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Most area stations meet kids' TV quota

Area families won't notice much change on television following Monday's agreement by the White House and broadcasters to adopt stricter standards for "educational" children's programs and how often stations air them.

Though the government will require broadcasters to air at least three hours of informative TV for kids a week between 7 a.m. and 10 p.m., most Tampa Bay stations already do. Only WTVT-Ch. 13, the local-news intensive Fox affiliate will need to increase its allotment significantly.

"Whatever we're asked to do we'll do. We may even go above and beyond," says Channel 13's marketing director Nancy Dudenhoefer. "I don't think children's educational programing is inconsistent with what we do."

The Federal Communications Commission will vote to finalize the pact this week. Members will then redefine just what constitutes educational TV. After that, it will be up to networks and individual stations to use good judgment in determining which shows qualify, and then properly alert viewers.

Stations that fail to comply will risk losing their broadcasting license. The ruling, which enforces the 1990 Children's Television Act, does not affect cable.

"This is a terrific win for kids and families. You can turn off what's terrible on TV but you can't turn off what's not there," notes Peggy Charren, who founded Action for Children's Television 26 years ago as a lobby for quality choices for kids.

In Tampa Bay, the nation's 15th largest TV market, only 27 percent of the 1.4-million households have children under 18. Yet two of the four major network affiliates _ WFTS-Ch. 28 and WTSP-Ch. 10 _ already air three hours of children's educational programing a week. WFLA-Ch. 8 airs two, and Channel 13 offers only 90 minutes, having passed the 19-hour Fox Children's Network to WTTA-Ch. 38.

Independents WTOG-Ch. 44 and Channel 38 also air three hours of educational kids TV. WTMV-Ch. 32 airs 2{.

Though most of the stations comply with network-provided or syndicated programing _ from the Emmy-winning show Where on Earth is Carmen Sandiego (Channel 38) to the quirky Bill Nye, Science Guy (Channel 8) _ some spend more to produce local kids programs. Channel 28 airs its own kids club show, David D. TV, while Channel 10 teaches teens how to make a newsmagazine on 10 Ultimate.

Unlike the controversial, action-oriented Mighty Morphin Power Rangers and Teenage Mutant Ninja Turtles, the "FCC-friendly" informative programs rarely cause merchandising crazes. But they can cause debate: Already, there are questions surrounding the guidelines that allow NBC to classify teen sitcoms such as Saved by the Bell educational fare.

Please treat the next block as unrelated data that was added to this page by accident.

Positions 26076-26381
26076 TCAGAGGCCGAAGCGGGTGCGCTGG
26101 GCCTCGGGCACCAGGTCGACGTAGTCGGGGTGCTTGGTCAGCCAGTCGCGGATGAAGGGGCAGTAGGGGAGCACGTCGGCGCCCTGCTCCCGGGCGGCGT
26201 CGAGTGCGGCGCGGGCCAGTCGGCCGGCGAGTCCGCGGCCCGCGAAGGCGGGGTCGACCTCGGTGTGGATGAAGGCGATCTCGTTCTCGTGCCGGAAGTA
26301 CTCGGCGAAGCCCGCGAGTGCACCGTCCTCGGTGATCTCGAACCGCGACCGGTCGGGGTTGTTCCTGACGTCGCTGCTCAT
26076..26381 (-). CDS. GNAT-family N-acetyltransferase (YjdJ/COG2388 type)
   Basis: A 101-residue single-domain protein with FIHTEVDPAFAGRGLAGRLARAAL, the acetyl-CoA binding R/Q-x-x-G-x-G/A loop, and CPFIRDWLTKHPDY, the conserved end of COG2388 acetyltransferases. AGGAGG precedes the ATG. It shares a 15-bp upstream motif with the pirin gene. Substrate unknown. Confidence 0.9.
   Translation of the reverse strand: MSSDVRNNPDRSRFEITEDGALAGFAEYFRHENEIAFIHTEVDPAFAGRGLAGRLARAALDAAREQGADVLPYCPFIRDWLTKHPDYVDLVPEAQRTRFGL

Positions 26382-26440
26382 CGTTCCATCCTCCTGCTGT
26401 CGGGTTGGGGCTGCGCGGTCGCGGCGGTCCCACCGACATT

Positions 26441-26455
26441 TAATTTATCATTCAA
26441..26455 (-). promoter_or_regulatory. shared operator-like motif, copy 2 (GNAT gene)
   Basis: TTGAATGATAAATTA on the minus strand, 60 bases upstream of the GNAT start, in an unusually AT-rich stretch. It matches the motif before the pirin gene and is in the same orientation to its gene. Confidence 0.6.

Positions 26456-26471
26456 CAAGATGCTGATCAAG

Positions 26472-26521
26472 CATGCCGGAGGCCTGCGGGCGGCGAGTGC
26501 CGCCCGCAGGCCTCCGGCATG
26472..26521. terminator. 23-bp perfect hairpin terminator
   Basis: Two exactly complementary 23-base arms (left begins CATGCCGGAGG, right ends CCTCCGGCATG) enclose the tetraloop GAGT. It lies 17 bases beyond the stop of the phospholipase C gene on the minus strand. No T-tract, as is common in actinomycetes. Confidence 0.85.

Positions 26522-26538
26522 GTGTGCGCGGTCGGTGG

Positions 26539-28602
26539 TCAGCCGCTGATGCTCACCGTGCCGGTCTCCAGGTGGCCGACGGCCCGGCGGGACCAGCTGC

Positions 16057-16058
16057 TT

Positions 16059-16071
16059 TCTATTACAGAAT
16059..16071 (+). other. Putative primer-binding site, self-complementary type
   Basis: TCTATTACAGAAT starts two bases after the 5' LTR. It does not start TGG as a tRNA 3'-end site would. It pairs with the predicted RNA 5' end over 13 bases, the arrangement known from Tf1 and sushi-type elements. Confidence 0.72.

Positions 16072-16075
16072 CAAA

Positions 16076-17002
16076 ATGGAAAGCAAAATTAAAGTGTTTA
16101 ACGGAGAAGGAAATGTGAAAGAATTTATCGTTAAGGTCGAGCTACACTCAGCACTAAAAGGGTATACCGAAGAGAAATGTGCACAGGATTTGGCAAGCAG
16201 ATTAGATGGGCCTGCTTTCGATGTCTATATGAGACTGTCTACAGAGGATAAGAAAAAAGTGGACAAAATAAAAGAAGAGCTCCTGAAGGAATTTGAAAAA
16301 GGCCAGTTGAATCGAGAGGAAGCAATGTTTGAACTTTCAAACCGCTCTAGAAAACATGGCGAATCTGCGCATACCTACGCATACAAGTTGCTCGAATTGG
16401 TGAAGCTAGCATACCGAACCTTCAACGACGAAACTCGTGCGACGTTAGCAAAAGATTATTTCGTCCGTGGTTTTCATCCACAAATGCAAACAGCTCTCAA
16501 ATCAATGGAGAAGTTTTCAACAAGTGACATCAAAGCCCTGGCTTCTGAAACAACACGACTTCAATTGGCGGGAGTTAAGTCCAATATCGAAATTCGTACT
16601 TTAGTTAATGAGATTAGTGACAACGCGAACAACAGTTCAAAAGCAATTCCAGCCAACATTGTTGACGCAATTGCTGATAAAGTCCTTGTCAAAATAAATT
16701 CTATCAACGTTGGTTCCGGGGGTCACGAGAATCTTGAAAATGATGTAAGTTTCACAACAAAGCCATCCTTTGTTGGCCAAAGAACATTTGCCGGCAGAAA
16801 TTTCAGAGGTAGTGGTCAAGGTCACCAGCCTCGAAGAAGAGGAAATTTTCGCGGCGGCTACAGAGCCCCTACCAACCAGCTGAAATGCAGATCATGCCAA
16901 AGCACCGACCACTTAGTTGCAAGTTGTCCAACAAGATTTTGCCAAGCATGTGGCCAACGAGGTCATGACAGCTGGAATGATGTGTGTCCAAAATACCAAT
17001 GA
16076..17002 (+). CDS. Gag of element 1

"There's a moral to the stories," says Steve Gleason, director of programing at Channel 8. "They're trying to do it in a way that kids will watch, not in a way that Steve Gleason will watch."

"It's very easy to come up with pure, educational and uplifting programs," adds Channel 28 General Manager Jim Major. "But if the kids reject it, you haven't accomplished anything."

Another dilemma is serving the varying attention spans in the 16-year-old-and-younger group targeted under the new guidelines.

"Two-to-5-year-olds are very different from 5-to-8 and 8-to-10-year-olds," said Barbara Sobocinski, vice president of marketing and public affairs at Channel 10. "They grow so fast, it's hard to serve everyone."

Under the new guidelines, it will be up to broadcasters to defend their choices, and viewers to challenge suspicious programs. So if parents don't think Saved By the Bell really teaches, it's their duty to speak up.

"I don't want the FCC to say yes and no," Charren says. "I want the public to say it. This is democracy working."

Children's shows on local TV

Below are the programs currently deemed educational children's fare by the local affiliates and the broadcast networks.

ABC Ch. 28

+ Not Just The News (Sat., 6 a.m.): Syndicated news program aimed at children

+ Nick News (Sat., 6:30 a.m.): Syndicated version of award-winning Nickelodeon news show from Linda Elleberee's Lucky Duck Productions.

+ Wild About Animals (Sat., 7 a.m.): Syndicated animal education fare

+ Free Willy (Sat., 8:30 a.m.): Animated pro-environmental series about a boy and a three-ton whale.

+ Fudge: (Sat., 9 a.m.): Live action story of a young boy and his brother, based on the popular Judy Blume book.

+ David D. TV (Sat., 9:30 a.m.): Locally produced show starring former Fox Kids Club host David Dodd


Ch. 10

+ News for Kids (Saturdays, 6 a.m.): Syndicated news program for children

+ Feed Your Mind (Saturdays, 6:30 a.m.): CNN's news magazine for kids.

+ 10 Ultimate (Saturdays, 7:30 a.m.): News magazine for kids, produced by students from 15 area high schools

+ Beakman's World (Saturdays, Noon): CBS science program

+ National Geographic's Really Wild Animals (Saturdays, 12:30 p.m.): Live-action animal series


Ch. 8

+ Saved By the Bell: The New Class (Saturdays, 10 and 11 a.m.): Updated version of popular comedy featuring Southern California teenagers

+ California Dreams (Saturdays, 10:30 a.m.): Music-comedy series about teenage friends in a rock band

+ Bill Nye, Science Guy (Saturdays, 11:30 a.m.): Science-oriented education show


Ch. 13+

Children's educational programs airing on Ch. 13 currently:

+ Out of the Blue (Saturday, 10 a.m.): A Saved By The Bell-like teen sitcom

+ Reality Check (Saturdays, 10:30 a.m.): Kids have adventures with computers

+ In the Zone, (Saturdays, 11 a.m.): Baseball-related

Ch. 38

+ Fox educational programs now showing here that may move to Ch. 13 include: Fox Cubhouse (M-F, 8 a.m.): Bobby's World (M-F, 3:30 p.m.); Where on Earth is Carmen Sandiego (Sat., 8 a.m.); Life With Louie (Sat. 11:30 a.m.); Goosebumps (Fridays, 4:30 p.m.)

Source: Local stations. Compiled by MONICA YANT, Times TV writer